Whether we are feeling the warmth from our closest star, the Sun, during the day, or learning about the majestic array of planets, stars, and galaxies in the greater Universe, the sky connects us all. With this kit of activities, we invite you to explore aspects of your Universe with us. The Touchable Universe kit contains five 3D prints created from NASA data including three models from Chandra: Supernova remnant Cassiopeia A (which also uses NASA infrared and ground-based optical data), Supernova 1987a, and the double star system and nova V745 SCO; as well as two models from Hubble and other data: Eta Carina, a bright star system, and the star-formation region known commonly as the Pillars of Creation.
Our Milky Way galaxy contains several hundred billion stars of all ages, sizes and masses – and there are billions of galaxies in the Universe. One of the central quests of astronomy is to understand how these stars form, shine for millions or billions of years, and eventually die.
A star forms when a dense cloud of gas collapses until nuclear reactions begin deep in the interior of the cloud and provide enough energy to halt the collapse. But the fate of a star depends on its mass.
This kit explores three examples of stellar objects in our own cosmic backyard, the Milky Way galaxy, that we can feel in 3D through the mapping of direct observations in the sky. The set includes a region of star birth, a mature star system, and an exploded star that left behind a dense core.
Here's what you'll find inside:
• Five 3D prints:
-Supernova remnant Cassiopeia A
-Double Star System and Nova V745 SCO
-Pillars of Creation (also known as the Eagle Nebula).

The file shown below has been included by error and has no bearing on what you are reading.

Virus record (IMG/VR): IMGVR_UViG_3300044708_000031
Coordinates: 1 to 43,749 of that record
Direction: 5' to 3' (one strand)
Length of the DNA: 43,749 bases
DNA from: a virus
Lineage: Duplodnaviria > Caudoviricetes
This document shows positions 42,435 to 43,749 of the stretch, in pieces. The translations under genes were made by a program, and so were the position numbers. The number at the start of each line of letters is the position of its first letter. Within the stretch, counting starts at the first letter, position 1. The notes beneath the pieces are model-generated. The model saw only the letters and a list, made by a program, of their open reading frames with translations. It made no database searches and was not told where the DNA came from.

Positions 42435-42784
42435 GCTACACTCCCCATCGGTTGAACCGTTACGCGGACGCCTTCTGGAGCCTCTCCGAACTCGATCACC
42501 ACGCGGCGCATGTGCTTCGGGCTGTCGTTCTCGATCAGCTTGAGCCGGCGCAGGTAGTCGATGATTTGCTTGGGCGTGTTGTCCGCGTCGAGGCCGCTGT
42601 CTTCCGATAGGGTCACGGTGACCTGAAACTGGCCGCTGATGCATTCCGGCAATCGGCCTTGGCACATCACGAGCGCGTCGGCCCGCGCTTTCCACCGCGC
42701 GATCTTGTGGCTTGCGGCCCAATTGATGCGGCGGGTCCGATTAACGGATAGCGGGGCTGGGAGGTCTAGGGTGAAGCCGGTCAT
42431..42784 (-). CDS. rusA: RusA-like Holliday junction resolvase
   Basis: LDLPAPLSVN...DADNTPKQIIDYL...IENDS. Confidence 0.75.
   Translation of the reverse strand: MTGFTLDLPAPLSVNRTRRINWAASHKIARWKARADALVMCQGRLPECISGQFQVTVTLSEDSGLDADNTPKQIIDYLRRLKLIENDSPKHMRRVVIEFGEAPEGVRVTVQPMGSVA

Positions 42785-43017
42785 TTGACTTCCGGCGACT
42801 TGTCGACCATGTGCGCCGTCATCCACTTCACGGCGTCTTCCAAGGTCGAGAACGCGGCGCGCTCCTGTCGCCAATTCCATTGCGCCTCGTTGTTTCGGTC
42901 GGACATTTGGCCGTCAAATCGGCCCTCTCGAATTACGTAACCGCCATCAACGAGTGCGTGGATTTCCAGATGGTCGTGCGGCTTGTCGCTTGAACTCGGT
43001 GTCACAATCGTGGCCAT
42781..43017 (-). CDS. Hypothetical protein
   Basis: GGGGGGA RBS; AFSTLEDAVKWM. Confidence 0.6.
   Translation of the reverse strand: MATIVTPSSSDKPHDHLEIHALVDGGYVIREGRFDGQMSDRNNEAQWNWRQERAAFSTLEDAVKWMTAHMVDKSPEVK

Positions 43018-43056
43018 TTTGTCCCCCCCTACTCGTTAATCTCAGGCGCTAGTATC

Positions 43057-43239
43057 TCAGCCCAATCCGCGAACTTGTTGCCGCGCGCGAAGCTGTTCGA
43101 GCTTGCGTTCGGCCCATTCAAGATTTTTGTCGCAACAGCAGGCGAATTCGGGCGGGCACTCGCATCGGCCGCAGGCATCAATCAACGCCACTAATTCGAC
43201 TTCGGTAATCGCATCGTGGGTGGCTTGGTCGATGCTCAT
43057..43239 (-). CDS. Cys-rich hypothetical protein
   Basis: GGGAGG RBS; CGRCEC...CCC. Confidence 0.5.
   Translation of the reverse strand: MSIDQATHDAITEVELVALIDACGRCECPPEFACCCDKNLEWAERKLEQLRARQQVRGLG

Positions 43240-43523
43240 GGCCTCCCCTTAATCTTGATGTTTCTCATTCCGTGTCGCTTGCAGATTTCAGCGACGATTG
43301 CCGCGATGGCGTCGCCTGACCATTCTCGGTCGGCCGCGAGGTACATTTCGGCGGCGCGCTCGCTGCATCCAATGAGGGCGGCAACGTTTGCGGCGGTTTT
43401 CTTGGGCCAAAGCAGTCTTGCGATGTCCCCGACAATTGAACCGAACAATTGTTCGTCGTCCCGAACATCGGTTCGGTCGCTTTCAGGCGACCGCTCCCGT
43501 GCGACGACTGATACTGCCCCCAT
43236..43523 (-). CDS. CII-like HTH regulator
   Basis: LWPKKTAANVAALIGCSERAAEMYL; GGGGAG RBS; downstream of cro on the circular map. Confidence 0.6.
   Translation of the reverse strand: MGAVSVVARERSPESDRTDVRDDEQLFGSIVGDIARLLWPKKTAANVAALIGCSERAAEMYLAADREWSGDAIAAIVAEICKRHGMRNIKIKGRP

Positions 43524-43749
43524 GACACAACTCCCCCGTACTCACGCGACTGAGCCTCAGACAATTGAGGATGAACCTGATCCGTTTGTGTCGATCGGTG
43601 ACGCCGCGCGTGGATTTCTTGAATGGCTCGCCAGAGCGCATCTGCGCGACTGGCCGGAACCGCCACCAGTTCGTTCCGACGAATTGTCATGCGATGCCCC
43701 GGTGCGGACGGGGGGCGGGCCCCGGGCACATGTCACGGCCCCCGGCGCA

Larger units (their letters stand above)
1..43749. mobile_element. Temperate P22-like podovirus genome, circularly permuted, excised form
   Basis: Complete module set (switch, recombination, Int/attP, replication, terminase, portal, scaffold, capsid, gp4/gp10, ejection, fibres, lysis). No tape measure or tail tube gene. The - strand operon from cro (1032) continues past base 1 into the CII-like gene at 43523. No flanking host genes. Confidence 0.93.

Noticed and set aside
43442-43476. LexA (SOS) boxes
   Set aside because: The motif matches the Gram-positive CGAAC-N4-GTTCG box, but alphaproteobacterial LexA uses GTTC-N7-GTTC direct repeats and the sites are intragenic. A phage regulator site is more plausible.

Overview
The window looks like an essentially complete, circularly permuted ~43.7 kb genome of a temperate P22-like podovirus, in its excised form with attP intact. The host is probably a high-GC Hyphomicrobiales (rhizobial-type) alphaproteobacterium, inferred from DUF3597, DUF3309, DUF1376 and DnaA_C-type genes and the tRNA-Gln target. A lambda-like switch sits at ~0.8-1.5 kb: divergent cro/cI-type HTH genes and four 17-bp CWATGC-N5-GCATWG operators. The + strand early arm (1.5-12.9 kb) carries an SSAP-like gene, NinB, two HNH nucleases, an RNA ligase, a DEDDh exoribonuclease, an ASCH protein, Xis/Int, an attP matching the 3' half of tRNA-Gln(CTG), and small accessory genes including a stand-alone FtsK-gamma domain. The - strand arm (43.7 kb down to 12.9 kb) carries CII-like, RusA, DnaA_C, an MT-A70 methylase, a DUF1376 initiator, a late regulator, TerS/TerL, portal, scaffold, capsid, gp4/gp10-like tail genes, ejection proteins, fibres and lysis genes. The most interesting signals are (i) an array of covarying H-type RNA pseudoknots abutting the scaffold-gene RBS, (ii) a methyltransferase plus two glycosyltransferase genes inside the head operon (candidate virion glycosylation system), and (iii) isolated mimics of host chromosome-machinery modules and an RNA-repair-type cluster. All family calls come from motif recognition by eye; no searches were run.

• Audio files with descriptions for each of the 5 3D-printed objects included.
• A tactile and Braille poster series mounted on still styrene that cover science topics of eruptions, shadows, wind, erosion, outflows, seeding and spirals.
• Audio files of the text from the Braille panels.
M16, also called the Pillars of Creation, is a nearby star-forming region. The Pillars, which are sometimes called elephant trunks due to their shape, are an example of the column-like shapes that develop in giant clouds of gas and dust that are the birthplaces of new stars. This 3D model depicts details about the orientation of the Pillars in space, mostly that the Pillars actually consist of several distinct pieces on either side of a star cluster. In this model, note that the relative distance between the pillars is not to scale.
This 3D print is based on combined high-resolution spectroscopic data from the European Southern Observatory's (ESO) Very Large Telescope (VLT) with data from the Hubble Space Telescope by McLeod et al., 2015.
The Crab Nebula is the remnant of a massive stellar explosion, or supernova, that was seen on Earth in 1054 AD. The nebula is about six light years across, or 60 trillion kilometers, and expanding outward at about 3 million miles per hour. At the center of the bright nebula is a rapidly spinning neutron star, or pulsar, that emits pulses of radiation 30 times a second. In this 3D print of the inner region of the nebula you'll notice a ringed disk, which is made up of energized material. Additionally, there is a pair of jets of particles firing off from opposite ends of the pulsar (the pulsar is hidden inside the ringed disk and cant be felt).
In the middle of the 19th century, the massive binary system Eta Carinae underwent an eruption that ejected at least 10 times the sun's mass and made it the second-brightest star in the sky. As a part of this event, which astronomers call the Great Eruption, the gaseous shell formed a twin-lobed dust-filled cloud known as the Homunculus Nebula, which is now about 10 trillion kilometers long and continues to expand at more than 2.1 million kilometers per hour. This 3D print of the Homunculus Nebula reveals protrusions, trenches, holes and irregularities in the gaseous material.
This 3D print is based on combined high-resolution spectroscopic data from the European Southern Observatory's (ESO) Very Large Telescope (VLT) with data from the Hubble Space Telescope by Steffen et al., 2014.
All photos on the page, credit: NASA/CXC